Fire Cracker Ear Plugs | Noise-Induced Hearing Loss and Tinnitus From Fireworks
Fire Cracker Ear Plugs
Fire Cracker Ear Plugs – noise-induced hearing loss and tinnitus caused by fireworks.
Fireworks are an exciting visual expression of celebration. All over the world, fireworks are used to honor the events that matter most to nations, to communities, to individuals. It’s a treat to enjoy the show that a professional or backyard pyrotechnician has worked long and hard to entertain us with.
The stunning visual show, though, comes with the danger of the sound output from the chemical reactions in the fireworks. Just like we can’t have lightning without thunder, we can’t have the colors of the fireworks without the blast after the fuse is lit.
When we think of the hazards or dangers of fireworks, the first group we think to protect is our pets. We know to make sure our companion animals are safely stowed at home on those special occasions when pyrotechnics are involved. We don’t immediately think to protect our hearing from the danger of noise-induced hearing loss and tinnitus caused by fireworks displays.
What are the Dangers?
At 140-160 dBA (A-weighted decibels), fireworks register as the highest decibel rated activities on the scale provided on the National Institute on Deafness and Other Communication Disorders’ (NIDCD) website.
The World Health Organization reports the sound output from fireworks at 150-175 dB. Regardless of which resource you access, it’s clear that the sound produced from fireworks exceeds the recommended noise exposure of 140 dB for adults and 120 dB for children; infants should not be exposed to fireworks at all.
Exposure to fireworks without taking proper precautions can result in tinnitus; temporary or permanent hearing loss; and, rarely, in eardrum perforation. Noise-induced hearing loss and tinnitus caused by fireworks are preventable.
Wearing Fire Cracker Ear Plugs AND Protect Your Hearing?
The first line of defense is to see the show at a safe distance from where the fireworks are being set off. From 500 feet, you can see the show and not worry about the impact on your hearing from exposure to the sound pressure from the small explosions of each firework being lit.
If you’re after a better vantage point, earplugs and noise-reducing headphones are great options for reducing the effects of the intense blasts on your hearing. If you don’t have your own custom earplugs or you only need a pair for one fireworks show, foam or wax earplugs will still provide good protection. Using headphones is a better alternative to earplugs for children because earplugs may be too big to fit their smaller ear canals. Of course, if you have an infant, the best option is to sacrifice that prime seat until they’re a little older.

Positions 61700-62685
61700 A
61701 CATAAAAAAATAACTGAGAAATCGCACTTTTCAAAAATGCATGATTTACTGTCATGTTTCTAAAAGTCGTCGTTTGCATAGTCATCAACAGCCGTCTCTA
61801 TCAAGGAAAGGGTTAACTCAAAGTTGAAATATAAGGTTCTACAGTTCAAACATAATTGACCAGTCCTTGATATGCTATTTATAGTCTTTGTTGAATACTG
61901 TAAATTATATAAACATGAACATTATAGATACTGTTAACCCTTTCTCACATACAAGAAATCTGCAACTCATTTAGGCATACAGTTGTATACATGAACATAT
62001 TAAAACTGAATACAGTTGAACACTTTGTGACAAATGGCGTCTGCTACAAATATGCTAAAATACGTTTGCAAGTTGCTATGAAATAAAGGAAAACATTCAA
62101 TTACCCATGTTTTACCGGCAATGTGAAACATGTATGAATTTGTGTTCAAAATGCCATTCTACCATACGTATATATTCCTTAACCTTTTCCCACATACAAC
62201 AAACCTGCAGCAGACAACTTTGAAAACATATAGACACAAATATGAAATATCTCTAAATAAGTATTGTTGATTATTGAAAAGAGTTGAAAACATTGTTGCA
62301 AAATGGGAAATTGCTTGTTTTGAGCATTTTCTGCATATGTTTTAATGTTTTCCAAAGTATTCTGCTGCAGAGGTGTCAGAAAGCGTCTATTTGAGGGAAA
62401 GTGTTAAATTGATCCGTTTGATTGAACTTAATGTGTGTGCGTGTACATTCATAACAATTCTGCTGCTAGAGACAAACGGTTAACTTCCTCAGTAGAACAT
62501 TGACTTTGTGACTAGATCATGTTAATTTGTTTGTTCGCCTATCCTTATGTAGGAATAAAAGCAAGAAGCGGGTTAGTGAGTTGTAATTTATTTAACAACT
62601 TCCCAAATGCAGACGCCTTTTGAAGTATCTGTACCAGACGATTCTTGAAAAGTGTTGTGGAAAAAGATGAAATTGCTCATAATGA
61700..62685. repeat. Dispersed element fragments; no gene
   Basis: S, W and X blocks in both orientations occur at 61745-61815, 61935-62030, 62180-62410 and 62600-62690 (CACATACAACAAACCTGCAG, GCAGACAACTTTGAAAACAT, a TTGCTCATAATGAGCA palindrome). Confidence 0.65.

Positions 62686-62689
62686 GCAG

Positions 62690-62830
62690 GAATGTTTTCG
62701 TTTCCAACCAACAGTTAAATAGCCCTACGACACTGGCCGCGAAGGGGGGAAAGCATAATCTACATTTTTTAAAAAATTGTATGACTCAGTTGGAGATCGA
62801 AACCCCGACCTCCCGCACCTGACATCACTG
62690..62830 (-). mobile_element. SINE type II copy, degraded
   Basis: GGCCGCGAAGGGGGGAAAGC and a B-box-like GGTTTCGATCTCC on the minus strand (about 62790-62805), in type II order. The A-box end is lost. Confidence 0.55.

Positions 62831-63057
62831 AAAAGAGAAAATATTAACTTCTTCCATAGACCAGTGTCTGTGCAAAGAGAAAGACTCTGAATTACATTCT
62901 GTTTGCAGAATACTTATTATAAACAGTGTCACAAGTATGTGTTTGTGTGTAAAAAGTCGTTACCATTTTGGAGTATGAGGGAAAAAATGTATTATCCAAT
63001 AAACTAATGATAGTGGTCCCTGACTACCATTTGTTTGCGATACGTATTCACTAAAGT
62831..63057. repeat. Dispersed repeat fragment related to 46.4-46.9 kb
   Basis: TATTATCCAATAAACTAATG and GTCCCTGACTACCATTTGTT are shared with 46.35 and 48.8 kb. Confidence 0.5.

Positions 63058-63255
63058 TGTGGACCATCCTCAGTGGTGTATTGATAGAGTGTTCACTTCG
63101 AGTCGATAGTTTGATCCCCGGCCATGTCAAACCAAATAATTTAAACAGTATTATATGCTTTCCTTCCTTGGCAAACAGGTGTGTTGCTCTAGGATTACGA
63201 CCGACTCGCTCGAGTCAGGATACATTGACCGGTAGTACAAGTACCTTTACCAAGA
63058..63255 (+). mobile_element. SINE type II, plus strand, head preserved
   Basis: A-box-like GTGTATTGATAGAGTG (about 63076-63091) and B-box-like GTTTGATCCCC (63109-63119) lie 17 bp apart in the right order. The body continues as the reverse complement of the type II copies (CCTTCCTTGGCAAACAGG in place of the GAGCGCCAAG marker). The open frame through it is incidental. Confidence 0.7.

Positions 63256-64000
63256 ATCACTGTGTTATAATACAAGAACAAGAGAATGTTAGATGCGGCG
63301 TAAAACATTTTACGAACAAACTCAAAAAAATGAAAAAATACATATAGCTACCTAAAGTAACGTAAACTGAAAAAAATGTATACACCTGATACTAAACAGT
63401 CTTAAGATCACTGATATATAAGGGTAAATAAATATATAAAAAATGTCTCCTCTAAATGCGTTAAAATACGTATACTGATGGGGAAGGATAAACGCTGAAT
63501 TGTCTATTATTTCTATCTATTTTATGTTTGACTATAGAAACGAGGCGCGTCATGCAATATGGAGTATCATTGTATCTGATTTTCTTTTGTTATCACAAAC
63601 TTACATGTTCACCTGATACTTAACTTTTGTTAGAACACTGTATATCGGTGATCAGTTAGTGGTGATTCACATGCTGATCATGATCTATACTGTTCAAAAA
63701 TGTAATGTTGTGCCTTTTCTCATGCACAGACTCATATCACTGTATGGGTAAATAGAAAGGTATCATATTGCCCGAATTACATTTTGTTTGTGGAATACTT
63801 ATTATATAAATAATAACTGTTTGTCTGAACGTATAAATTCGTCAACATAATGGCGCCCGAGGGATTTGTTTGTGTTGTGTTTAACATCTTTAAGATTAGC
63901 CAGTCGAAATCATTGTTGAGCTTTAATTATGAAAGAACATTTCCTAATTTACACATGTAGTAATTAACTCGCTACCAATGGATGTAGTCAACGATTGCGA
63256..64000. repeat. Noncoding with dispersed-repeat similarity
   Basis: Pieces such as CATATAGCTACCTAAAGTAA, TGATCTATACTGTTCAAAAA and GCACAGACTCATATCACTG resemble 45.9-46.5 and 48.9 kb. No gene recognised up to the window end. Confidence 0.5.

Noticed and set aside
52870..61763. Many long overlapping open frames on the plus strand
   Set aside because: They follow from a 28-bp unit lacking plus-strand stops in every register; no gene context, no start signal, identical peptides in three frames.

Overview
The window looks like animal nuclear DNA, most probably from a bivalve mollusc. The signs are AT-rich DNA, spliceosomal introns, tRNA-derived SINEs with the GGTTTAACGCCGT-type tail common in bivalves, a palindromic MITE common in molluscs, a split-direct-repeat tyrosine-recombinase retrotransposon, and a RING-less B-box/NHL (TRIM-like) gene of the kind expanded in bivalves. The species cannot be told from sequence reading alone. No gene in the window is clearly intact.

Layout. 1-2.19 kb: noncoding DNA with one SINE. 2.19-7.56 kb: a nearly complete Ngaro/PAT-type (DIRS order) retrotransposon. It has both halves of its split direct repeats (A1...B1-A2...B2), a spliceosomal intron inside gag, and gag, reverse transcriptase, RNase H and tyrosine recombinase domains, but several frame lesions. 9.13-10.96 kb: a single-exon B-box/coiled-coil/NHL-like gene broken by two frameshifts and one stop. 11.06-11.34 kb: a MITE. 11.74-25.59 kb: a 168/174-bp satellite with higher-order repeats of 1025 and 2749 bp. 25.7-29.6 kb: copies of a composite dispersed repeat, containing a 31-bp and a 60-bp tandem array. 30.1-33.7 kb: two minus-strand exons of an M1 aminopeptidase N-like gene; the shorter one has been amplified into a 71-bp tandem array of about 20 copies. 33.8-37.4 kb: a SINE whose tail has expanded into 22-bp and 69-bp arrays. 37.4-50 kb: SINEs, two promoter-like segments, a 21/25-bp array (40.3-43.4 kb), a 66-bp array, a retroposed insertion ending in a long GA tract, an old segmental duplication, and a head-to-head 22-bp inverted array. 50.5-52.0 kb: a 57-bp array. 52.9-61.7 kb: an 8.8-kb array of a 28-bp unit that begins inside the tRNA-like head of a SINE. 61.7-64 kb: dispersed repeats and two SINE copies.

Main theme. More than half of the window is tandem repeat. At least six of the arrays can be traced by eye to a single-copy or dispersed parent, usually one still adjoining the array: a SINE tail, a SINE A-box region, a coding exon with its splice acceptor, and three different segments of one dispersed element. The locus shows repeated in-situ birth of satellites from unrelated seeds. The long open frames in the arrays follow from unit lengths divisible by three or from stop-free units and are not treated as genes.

If you’re a backyard pyrotechnician putting on a display for family and friends, quieter fireworks are available. Fireworks providers can educate you on which fireworks are amazing to watch without the hazard of a loud bang with each detonation. This doesn’t mean that the quieter fireworks are completely silent: the crackles and whistles of these fireworks may not create the boom that we automatically imagine and remember, but they still create a sound that we need to protect our hearing from.
Getting The right Fire Cracker Hearing Protection
Regardless of which fireworks you choose to dazzle your audience with, as the person closest to the action, you should definitely set the example for your audience and protect your hearing using earplugs or noise-reducing headphones.
Fireworks are the exclamation point at the end of a long and exciting day of celebration. You’ve protected yourself with sunscreen throughout the day against burning, worn a lifejacket on the boat in case you fall in and forget how to swim, kept your baseball cap or straw hat on to protect against sunstroke.
As the sun goes down and the show’s about to start, it’s time to put in your Fire Cracker Ear Plugs or pop on your headphones to prevent noise-induced hearing loss and tinnitus caused by fireworks.
Fire Cracker Ear Plugs noise-induced hearing loss and tinnitus caused by fireworks.